"I don't know about that," Keia said. "That seems like something their higher level functionaries do when they feel threatened by something."
"What would give you that idea?" I asked.
"That's what they always did right before we started killing them in the mines," she said, deadpan. I double checked that she put that into party chat. I didn’t want to piss off the stabby murder machines when we were surrounded by a city full of the things.
"Great," I said, not liking the reminder that Keia had been part of the indiscriminate goblin slaughter. Even if she had repented of her sins.
The regent’s room was even more spectacularly tacky than anything we’d seen so far, which was quite an accomplishment considering what we’d seen so far. It was wall-to-wall gold, and gems lined the walls providing steady illumination that reflected off of that gold in so many directions that it was almost blinding.
I thought I could almost sense something coming off of some of those gems. A magical pulsing energy that drew me. I walked over to one of the gems rather than going up to present myself to the goblin regent as I was no doubt supposed to as part of this meeting.
“Conlan?” Keia hissed. "What the hell are you doing? We're supposed to be having a meeting with the big goblin guy."
"Yeah, give me a minute here," I said, absentmindedly waving a hand at her.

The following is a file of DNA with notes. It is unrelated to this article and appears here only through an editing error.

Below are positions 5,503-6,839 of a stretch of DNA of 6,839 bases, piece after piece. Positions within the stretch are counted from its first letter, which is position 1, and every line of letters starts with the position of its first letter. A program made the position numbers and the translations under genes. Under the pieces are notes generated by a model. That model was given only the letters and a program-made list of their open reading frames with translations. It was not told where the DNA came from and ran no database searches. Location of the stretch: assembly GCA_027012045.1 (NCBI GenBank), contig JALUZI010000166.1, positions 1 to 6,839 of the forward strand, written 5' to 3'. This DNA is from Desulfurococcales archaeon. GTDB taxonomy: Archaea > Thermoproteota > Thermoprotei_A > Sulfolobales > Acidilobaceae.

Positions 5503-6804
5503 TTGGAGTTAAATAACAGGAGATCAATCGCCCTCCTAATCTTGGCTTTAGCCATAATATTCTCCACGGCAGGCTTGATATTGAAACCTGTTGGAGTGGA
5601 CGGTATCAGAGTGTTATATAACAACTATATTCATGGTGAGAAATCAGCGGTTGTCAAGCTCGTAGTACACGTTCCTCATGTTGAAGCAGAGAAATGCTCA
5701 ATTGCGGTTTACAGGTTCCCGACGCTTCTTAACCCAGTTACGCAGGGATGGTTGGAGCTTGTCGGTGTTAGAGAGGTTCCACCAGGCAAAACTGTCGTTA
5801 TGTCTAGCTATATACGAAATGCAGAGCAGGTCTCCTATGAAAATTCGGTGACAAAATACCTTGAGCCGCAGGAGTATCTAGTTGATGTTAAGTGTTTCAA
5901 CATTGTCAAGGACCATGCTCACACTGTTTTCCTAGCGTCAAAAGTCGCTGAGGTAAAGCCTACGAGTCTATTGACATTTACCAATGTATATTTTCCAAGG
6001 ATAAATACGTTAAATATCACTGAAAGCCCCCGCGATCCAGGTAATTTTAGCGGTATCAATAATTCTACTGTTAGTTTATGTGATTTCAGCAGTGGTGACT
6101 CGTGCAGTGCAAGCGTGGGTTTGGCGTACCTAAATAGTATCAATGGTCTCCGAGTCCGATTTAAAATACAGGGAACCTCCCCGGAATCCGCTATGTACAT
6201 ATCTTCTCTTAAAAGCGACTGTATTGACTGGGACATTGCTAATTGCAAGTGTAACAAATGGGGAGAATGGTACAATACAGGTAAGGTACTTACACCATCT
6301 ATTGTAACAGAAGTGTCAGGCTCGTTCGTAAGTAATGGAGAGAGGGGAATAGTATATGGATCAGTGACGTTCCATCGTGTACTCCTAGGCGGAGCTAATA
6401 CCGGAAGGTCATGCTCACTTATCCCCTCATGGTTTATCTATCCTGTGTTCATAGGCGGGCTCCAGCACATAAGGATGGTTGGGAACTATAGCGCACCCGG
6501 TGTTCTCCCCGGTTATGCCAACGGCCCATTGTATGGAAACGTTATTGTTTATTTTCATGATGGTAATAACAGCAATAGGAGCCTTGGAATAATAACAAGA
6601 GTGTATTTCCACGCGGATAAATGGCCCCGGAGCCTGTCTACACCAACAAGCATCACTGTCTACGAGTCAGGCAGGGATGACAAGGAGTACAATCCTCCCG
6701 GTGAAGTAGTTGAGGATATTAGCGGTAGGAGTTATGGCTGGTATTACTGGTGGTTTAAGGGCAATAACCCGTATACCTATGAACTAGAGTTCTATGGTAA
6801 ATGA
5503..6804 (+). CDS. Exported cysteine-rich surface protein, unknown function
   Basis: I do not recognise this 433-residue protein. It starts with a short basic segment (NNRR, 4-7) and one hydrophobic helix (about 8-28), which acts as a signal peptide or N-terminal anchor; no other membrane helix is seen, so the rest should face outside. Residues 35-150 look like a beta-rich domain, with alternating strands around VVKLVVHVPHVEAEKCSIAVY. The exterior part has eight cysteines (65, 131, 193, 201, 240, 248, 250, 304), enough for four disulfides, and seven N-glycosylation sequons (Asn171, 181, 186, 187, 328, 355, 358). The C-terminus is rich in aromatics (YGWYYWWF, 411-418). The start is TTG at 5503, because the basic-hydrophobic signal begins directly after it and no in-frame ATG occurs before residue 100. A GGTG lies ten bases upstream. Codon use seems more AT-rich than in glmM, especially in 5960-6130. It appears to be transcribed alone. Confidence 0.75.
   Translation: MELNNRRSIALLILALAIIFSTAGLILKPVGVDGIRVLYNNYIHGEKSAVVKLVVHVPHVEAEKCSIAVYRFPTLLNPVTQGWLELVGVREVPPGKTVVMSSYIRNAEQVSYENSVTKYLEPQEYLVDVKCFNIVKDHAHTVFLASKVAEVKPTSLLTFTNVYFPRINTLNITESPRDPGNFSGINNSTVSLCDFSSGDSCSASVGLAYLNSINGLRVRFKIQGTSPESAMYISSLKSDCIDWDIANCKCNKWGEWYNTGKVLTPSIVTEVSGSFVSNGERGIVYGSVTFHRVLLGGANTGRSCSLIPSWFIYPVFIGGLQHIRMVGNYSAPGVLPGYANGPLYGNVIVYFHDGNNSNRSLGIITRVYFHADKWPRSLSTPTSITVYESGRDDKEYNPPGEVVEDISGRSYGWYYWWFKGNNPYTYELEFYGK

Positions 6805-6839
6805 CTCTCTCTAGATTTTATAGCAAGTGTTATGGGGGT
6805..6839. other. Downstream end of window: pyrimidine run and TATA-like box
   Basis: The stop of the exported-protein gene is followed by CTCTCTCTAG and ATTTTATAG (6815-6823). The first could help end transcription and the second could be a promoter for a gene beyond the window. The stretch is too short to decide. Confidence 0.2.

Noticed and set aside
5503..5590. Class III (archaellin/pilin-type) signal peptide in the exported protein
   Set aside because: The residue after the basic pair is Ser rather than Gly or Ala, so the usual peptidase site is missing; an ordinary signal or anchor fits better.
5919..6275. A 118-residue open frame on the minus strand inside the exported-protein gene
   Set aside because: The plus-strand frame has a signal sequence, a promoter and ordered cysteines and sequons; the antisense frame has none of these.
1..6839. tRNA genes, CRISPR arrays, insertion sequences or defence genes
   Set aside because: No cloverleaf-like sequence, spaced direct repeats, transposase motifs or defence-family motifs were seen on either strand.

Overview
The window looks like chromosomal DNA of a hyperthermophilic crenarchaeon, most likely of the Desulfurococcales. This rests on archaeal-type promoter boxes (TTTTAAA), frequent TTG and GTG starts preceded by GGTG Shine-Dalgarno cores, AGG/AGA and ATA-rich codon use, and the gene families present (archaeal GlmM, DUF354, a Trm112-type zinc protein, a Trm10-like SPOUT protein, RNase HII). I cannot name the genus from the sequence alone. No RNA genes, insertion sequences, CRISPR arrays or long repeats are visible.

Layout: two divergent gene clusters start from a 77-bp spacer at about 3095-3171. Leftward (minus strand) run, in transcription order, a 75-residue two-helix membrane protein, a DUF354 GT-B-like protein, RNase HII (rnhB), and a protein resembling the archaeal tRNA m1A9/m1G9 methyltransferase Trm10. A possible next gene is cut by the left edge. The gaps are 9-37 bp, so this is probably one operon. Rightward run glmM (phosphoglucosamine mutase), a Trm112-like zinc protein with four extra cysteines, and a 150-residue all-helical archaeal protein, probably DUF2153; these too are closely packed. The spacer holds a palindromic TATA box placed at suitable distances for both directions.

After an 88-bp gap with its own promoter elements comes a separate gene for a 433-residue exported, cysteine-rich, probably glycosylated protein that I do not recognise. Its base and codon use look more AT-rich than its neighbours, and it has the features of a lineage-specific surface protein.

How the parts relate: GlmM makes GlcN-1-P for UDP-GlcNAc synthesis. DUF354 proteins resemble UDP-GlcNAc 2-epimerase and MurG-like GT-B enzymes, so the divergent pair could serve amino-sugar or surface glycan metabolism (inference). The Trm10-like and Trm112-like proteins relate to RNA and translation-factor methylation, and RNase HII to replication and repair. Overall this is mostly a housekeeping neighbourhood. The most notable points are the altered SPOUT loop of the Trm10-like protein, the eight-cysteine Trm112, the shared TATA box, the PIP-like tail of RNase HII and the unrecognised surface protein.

"You might as well give up," Kristoph said. "There's no getting around it when he gets this way."
"Great," Keia said.
"Excuse me human," the goblin who'd announced us said, not bothering to hide his irritation this time around. "But what do you think you're doing?"
"Having a look at your crystals," I said. "There's something about these that…"
"You aren't allowed to touch those!" the goblin said. "They were specially crafted by our ancient goblin brethren and…"
I reached out and touched one. Which I probably wasn’t supposed to do and I realized that touch could totally result in my untimely demise, but whatever. Fortune favored the bold and all that.
Warmth pulsed inside the crystal that felt similar to the spell infusions I’d put into gems, but it was weaker. It didn’t burn with the rage of, say, a fire infusion that’d been put into the wrong gem. Or even with the power of an infusion put into a proper gem.
Then a window popped up.
Examining the light crystal has unlocked the secret of light infusions!
Huh. I guess that was some scenario designer’s way of telling me I’d just figured out the fantasy world equivalent of being able to create a flashlight.
I figured that could be useful. Those gems had been damn handy moving through those dark tunnels, after all. And as I looked around the room I realized there were a couple of lights that’d gone out.
I walked over to one of them. Meanwhile the goblin majordomo was getting more and more apoplectic.
"What do you think you're doing? The regent will see you now!"